Chicano politicians insist that bilingualism promotes a transition to fluency in English, when virtually all the research proves overwhelmingly that this is untrue. What bilingualism does is maintain language barriers that keep groups apart. They are an obstacle to defecting and that is precisely the point. MALDEF's mission has always been to strengthen Hispanic group identity and discourage assimilation. So debates about bilingual education are not what they seem. It is the preservation of Spanish that is the real agenda - not the learning of English.
In this effort Chicano politcians have a major ally in the U.S. Department of Education, whose policies encourage ethnic separatism and the blurring of sovereignty. Their La Frontera program envisions U.S.- Mexico integration in a "border-land" region created by NAFTA. This project of the Southwest Educational Laboratory in Austin, Texas, bolsters the agendas of MALDEF and MEChA by opposing the assimilation of minorities by "mainstream societies."
But "mainstream" Californians are sure to pass the next state voucher initiative, soon to be on the ballot again. A stepped-up flight to private schools will surely follow as public education becomes the most prominent of the many once-treasured institutions to be fatally damaged by the crush of too many immigrants coming too fast.
After the loss of our schools, the territorial, cultural and linguistic revolution that massive immigration brings can no longer be thought of as temporary dislocation that precedes assimilation.
"Official Spanish" has already fared better than "Official English" - even though the bill making English the language of government passed the U.S. House on August 1st. Modest as the bill was, congressional opponents called it dangerous, unnecessary, anti-immigrant, unconstitutional, a violation of equal protection, the new Berlin Wall and mean-spirited.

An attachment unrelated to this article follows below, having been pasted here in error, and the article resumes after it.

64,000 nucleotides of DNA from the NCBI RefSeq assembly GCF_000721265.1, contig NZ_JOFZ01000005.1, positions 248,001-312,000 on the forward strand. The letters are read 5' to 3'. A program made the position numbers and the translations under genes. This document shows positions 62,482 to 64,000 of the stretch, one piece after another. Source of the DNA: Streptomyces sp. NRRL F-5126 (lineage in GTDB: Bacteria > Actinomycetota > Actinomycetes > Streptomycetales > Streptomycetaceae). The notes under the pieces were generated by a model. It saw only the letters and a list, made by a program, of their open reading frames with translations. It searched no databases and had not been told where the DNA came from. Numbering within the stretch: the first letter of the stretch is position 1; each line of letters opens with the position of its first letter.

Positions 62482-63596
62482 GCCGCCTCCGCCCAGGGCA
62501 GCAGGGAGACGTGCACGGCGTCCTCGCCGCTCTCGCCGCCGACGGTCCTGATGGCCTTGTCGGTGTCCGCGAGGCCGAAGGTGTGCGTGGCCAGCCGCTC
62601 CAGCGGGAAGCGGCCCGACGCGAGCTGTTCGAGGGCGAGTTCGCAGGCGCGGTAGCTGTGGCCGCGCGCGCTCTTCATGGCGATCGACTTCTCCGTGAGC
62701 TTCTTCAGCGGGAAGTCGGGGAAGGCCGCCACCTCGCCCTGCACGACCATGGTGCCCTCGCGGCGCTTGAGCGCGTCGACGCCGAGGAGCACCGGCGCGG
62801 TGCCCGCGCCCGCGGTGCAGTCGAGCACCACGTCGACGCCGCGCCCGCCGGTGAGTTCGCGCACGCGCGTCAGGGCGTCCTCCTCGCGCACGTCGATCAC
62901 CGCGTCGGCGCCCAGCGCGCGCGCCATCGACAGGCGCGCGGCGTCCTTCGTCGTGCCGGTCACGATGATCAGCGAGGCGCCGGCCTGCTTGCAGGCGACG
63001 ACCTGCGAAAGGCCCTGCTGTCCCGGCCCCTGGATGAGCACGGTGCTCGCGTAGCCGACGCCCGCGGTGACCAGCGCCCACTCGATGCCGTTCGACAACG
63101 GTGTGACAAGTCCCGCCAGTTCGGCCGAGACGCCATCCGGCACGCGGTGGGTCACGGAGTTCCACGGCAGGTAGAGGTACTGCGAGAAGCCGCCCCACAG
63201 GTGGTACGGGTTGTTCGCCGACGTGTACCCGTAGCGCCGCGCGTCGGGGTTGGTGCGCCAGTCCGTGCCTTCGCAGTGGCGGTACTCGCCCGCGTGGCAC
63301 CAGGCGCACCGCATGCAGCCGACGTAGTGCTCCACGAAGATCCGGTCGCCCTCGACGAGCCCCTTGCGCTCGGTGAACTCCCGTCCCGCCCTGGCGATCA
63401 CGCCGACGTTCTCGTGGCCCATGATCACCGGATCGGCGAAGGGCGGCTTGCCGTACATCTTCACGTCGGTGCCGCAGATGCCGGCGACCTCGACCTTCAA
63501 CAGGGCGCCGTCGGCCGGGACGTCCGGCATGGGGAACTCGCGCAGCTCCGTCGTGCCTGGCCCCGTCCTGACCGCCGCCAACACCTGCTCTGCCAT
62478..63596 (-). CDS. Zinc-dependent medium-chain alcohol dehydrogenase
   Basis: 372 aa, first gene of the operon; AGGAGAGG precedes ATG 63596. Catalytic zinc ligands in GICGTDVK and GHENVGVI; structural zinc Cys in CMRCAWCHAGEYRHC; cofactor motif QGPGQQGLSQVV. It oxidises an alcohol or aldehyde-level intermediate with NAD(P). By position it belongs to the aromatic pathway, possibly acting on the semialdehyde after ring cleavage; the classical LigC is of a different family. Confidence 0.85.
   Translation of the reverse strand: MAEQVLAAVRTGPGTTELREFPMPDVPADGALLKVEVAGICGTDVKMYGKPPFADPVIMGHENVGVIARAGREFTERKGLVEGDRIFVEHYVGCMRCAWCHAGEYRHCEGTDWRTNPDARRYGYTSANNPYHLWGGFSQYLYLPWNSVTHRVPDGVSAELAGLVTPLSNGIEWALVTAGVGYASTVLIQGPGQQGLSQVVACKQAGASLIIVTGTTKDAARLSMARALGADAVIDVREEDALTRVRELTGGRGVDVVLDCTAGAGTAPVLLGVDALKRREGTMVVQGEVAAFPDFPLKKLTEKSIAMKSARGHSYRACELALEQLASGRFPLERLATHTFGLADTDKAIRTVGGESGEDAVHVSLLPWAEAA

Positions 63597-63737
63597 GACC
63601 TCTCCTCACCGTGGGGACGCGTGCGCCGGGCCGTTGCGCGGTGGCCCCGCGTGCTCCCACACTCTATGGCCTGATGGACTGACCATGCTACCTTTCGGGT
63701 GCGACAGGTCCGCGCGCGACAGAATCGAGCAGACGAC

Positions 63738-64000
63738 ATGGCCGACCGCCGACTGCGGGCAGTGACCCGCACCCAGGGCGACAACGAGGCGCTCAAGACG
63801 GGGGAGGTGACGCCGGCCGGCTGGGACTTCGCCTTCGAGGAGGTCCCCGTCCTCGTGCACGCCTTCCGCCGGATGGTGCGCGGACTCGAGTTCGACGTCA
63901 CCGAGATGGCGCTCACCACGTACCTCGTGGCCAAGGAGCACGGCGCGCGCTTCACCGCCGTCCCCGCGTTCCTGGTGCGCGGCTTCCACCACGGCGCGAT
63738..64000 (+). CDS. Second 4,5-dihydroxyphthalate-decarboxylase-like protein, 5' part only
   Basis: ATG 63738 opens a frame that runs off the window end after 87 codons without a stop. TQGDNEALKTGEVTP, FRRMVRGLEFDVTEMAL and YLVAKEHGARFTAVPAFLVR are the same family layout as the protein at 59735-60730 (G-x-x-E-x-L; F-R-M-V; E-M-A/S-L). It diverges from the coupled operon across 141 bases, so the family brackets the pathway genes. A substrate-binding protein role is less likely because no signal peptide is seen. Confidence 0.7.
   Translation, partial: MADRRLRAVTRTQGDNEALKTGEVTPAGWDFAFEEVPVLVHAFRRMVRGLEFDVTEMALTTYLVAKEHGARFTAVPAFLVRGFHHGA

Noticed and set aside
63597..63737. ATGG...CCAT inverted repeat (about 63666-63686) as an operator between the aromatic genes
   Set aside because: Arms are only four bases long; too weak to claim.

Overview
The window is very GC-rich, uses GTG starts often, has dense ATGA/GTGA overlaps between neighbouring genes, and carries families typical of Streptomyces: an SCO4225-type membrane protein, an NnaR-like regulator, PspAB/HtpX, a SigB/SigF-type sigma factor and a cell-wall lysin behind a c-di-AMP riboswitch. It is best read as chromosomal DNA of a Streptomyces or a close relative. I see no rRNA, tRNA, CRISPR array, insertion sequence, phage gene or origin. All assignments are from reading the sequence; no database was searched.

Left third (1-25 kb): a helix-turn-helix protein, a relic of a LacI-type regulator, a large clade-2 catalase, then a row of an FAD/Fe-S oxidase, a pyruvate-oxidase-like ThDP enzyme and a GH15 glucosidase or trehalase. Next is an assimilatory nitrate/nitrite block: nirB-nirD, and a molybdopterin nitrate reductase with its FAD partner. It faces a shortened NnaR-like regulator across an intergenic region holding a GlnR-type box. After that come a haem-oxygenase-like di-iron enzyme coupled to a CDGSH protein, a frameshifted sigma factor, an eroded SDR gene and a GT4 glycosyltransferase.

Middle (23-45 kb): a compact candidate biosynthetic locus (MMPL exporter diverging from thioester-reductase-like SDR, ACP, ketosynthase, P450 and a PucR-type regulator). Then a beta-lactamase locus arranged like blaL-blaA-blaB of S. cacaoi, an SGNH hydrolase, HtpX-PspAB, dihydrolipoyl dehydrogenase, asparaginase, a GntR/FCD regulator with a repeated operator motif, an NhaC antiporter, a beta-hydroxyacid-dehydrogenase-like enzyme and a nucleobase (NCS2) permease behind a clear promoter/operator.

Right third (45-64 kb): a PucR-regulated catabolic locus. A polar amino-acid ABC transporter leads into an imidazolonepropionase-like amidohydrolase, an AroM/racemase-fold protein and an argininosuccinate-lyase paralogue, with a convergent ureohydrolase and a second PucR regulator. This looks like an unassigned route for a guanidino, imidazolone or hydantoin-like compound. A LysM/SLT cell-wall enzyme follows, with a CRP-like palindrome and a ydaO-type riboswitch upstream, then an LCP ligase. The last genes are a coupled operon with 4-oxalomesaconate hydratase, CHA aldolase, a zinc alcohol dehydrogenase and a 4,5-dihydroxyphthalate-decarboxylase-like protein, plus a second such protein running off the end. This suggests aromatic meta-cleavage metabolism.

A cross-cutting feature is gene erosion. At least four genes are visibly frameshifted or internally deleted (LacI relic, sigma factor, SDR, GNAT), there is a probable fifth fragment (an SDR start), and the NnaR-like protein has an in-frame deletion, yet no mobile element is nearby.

But the most curious thing about the discussion was that every member of Congress who spoke, on both sides of the debate - Democrats and Republicans - fell all over each other to declare that they, themselves, were only one generation removed from the glorious immigrant story. They tried to outdo each other in competing for whose relatives had arrived more recently. If any of our representatives were fourth or fifth generation Americans, you can be sure they kept it secret because none was courageous enough to admit it.
It used to be that immigrants would say how grateful they were to be in the United States and that made it easier to welcome them. Our culture was admired then and our proprietary interest in the preservation of English was taken for granted.
Appreciating the Spanish language and its literature is different by far from "Official Spanish," which is one leg of a three-legged stool called "ethno-nationalism." The other supports are cultural separatism and ever-increasing numbers of people in your particular ethnic subgroup.
Being able to continue their population growth through immigration is essential for Hispanics, now firmly on their way to taking power through the ballot or other means. But for the "Raza" groups, taking control will be meaningless if they become, in the end, English-speaking, assimilated, Mexican-Americans.4
So, in addition to numerical superiority, a fierce ethnic identity is essential and the vehicle to accomplish that is Chicano Studies. Since Ameri-can culture is so seductive, equally seductive lures were invented to counter its influence, i.e. a manu-factured history that conferred upon Hispanics, not just an equal, but a superior entitlement to the benefits of American society and one that denigrated Anglos as oppressors and thieves, who stole lands that rightfully belonged to Hispanics.